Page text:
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Manufacturing focus shifts to on-shore

For the past eight years, manufacturers in Canada have been fighting an uphill battle. From the downturn of the U.S.
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Laurie Bissonette, FCPA, FCA, is a partner with KPMG Enterprise. She can be reached at 705-669-2521 or lbissonette@kpmg.ca

For the past eight years, manufacturers in Canada have been fighting an uphill battle. From the downturn of the U.S. economy and the rising Canadian dollar to skilled labour challenges and off-shoring trends, manufacturing here has faced tough headwinds. However, according to KPMG’s new Canadian Manufacturing Outlook 2014 Survey, times are finally moving in a direction that helps manufacturers.

The report reveals that Canadian companies are increasingly turning away from off-shoring as a cost-saving solution. In 2014, only 14 per cent of manufacturers planned to source from China, compared with 31 per cent in 2013. Likewise, plans to source from India were at 3 per cent this year compared to 12 per cent last year. Rising energy and transportation costs, along with added pressure on lead times and increased inflation in China have made Canada and the U.S. better able to provide these goods and services domestically. Reasonable energy costs and the quality and consistency of products offered here at home have also driven Canadian manufacturers to look on-shore.

This shift to North American sourcing, along with the strengthening U.S. economy and a dollar working to their advantage, allows Canadian companies to move past simply surviving and focus efforts on increasing revenue, which the survey identified as the top priority for 81 per cent of manufacturers. Earlier this year, the sector experienced its highest monthly growth in Canada since 2008, with revenue increasing 1.4 per cent across the sector. Given the current economic climate, the time is right for manufacturing companies to tap into current trends and seize industry opportunities to ensure continued growth and future success.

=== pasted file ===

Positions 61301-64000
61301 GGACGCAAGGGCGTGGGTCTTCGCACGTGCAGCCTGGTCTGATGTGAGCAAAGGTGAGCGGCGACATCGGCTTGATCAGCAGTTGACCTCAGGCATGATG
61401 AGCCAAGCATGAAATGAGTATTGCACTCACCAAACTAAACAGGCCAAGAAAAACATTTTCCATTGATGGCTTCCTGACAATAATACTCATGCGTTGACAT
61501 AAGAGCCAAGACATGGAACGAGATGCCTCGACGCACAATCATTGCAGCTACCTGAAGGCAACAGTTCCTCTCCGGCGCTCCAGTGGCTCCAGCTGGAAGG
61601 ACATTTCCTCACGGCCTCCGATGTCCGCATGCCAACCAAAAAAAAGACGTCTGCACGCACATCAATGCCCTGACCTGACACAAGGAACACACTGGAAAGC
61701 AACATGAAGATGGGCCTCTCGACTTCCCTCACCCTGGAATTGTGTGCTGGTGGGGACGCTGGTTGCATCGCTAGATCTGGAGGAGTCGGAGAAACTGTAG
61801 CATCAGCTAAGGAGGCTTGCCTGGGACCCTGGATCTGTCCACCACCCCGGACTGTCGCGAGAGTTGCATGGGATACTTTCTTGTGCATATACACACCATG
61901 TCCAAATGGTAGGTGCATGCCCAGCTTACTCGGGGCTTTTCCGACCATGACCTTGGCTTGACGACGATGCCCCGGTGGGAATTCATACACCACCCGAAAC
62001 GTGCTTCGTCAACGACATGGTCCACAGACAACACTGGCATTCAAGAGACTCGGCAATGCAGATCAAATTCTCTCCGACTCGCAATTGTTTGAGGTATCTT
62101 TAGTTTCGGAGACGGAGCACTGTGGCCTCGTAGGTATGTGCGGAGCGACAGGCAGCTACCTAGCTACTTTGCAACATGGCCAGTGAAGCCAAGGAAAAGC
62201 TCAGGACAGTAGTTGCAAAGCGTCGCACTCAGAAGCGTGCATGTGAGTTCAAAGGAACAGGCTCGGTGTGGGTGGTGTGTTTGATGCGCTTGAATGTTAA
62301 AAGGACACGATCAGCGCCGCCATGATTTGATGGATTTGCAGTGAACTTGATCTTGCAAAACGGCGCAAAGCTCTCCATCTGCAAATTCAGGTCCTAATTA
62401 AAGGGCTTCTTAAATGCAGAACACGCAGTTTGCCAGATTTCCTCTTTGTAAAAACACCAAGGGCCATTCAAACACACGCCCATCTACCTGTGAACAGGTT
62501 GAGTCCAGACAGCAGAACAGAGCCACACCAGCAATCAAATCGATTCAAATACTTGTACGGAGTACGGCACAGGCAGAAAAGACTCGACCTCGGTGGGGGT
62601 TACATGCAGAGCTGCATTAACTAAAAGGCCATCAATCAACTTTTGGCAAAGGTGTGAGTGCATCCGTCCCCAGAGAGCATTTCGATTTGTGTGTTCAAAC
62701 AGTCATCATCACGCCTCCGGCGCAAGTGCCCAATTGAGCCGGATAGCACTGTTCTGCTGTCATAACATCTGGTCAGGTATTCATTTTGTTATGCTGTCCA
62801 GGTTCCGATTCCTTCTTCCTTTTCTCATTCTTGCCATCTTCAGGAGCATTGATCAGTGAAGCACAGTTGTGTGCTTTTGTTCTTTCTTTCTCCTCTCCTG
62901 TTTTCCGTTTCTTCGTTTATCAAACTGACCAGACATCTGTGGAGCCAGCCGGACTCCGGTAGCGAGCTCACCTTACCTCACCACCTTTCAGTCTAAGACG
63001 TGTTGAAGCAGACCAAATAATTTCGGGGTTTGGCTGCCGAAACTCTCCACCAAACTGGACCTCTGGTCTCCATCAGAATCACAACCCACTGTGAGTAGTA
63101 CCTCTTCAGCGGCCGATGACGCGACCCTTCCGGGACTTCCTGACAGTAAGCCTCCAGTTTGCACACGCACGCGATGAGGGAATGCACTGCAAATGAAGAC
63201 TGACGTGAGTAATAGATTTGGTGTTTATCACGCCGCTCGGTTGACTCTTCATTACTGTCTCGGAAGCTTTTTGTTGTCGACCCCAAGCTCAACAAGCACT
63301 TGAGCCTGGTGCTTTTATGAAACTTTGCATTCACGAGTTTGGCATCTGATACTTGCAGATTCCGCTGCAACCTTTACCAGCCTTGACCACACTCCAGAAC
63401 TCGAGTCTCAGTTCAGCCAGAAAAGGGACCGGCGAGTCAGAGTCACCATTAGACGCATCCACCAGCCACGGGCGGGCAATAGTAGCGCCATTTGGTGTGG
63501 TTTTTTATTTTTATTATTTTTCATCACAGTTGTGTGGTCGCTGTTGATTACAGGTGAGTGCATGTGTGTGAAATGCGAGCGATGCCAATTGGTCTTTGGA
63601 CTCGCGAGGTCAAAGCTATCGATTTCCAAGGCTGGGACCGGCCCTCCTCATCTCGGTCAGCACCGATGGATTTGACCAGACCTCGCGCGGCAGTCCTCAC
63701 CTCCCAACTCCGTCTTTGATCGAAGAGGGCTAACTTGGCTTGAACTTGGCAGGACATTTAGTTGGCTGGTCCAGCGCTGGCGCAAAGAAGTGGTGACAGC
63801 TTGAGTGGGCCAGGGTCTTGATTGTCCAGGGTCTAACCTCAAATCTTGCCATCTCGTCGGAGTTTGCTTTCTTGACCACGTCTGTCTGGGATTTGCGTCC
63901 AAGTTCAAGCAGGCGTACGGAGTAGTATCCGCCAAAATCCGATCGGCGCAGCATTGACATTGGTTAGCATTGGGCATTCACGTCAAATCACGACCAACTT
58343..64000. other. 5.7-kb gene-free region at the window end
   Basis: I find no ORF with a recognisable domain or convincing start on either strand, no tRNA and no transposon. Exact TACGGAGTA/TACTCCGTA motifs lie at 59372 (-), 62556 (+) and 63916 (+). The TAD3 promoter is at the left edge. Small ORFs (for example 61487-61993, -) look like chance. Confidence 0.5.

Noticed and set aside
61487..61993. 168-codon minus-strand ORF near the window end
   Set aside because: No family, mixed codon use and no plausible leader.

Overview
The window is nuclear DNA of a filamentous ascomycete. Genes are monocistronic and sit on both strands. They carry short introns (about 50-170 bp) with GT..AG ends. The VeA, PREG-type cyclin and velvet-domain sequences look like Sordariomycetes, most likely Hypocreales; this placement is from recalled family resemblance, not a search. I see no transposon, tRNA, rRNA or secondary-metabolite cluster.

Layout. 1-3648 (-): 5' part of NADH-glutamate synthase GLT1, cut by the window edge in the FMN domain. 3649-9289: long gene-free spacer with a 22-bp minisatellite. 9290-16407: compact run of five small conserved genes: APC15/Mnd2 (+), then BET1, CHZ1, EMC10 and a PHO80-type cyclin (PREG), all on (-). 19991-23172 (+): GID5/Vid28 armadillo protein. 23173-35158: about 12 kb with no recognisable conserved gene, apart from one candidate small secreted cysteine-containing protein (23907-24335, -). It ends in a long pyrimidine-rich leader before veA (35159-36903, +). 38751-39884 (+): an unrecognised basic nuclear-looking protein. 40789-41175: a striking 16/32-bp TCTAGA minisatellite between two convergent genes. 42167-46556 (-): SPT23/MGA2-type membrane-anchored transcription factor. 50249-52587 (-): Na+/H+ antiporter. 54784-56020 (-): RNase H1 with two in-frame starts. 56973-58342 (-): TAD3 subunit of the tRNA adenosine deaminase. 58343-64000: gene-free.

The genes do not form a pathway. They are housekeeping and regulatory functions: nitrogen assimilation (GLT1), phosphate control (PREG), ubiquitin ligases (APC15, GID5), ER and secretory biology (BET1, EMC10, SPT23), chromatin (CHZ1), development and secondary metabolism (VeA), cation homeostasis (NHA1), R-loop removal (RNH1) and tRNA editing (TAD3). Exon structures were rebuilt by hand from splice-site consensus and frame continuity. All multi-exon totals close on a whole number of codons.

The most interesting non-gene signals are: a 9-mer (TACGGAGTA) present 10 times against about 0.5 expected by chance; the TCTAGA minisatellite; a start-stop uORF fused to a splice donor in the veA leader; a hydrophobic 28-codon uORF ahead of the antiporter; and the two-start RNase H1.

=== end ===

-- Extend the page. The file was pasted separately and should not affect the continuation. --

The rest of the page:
Another key insight from the survey is that although there is no shortage of workers in Canada, people must have the skills for the world of manufacturing. With an international shortage of skilled manufacturing workers, Canada has the potential for an enviable home-grown skilled workforce. Schools, governments and businesses need to continue investing in the right kind of training to generate much needed on-shore talent.

According to the survey findings, 75 per cent of Canadian manufacturers engage in incremental innovation, enhancing existing products and services. To remain competitive, these traditionally risk-averse companies should push further and make breakthrough innovation a part of their company culture.

Finally, the survey highlighted that leading manufacturing companies, realizing they must spend money to make money, are introducing new robotics to the shop floor. But the potential of new technologies doesn't end there; data and analytics technology offers invaluable supply chain insight, and may lead to new ways of producing and providing goods and services.

Manufacturing has a significant influence on Canada's overall economic prosperity and with the Canada-EU Trade Agreement less than two years away and expected to add $12 billion to Canada's GDP, manufacturers must capitalize on opportunities in preparation for the even greater role they are certain to play in the years to come.

To take advantage, Canadian companies should leverage their proximity to the U.S. market, the market’s tightened lead times and ability to reduce energy costs that our geographic location offers. Adjusting activities here at home will help manufacturers capitalize on the industry’s shift from off-shoring to on-shoring.

Manufacturing in Canada has undergone a period of survival of the fittest. The strongest companies have withstood tough times and are now well positioned to compete locally and globally. Canadian manufacturers are the busiest they've been in many years, and it is essential for these companies to remain focused on future success.




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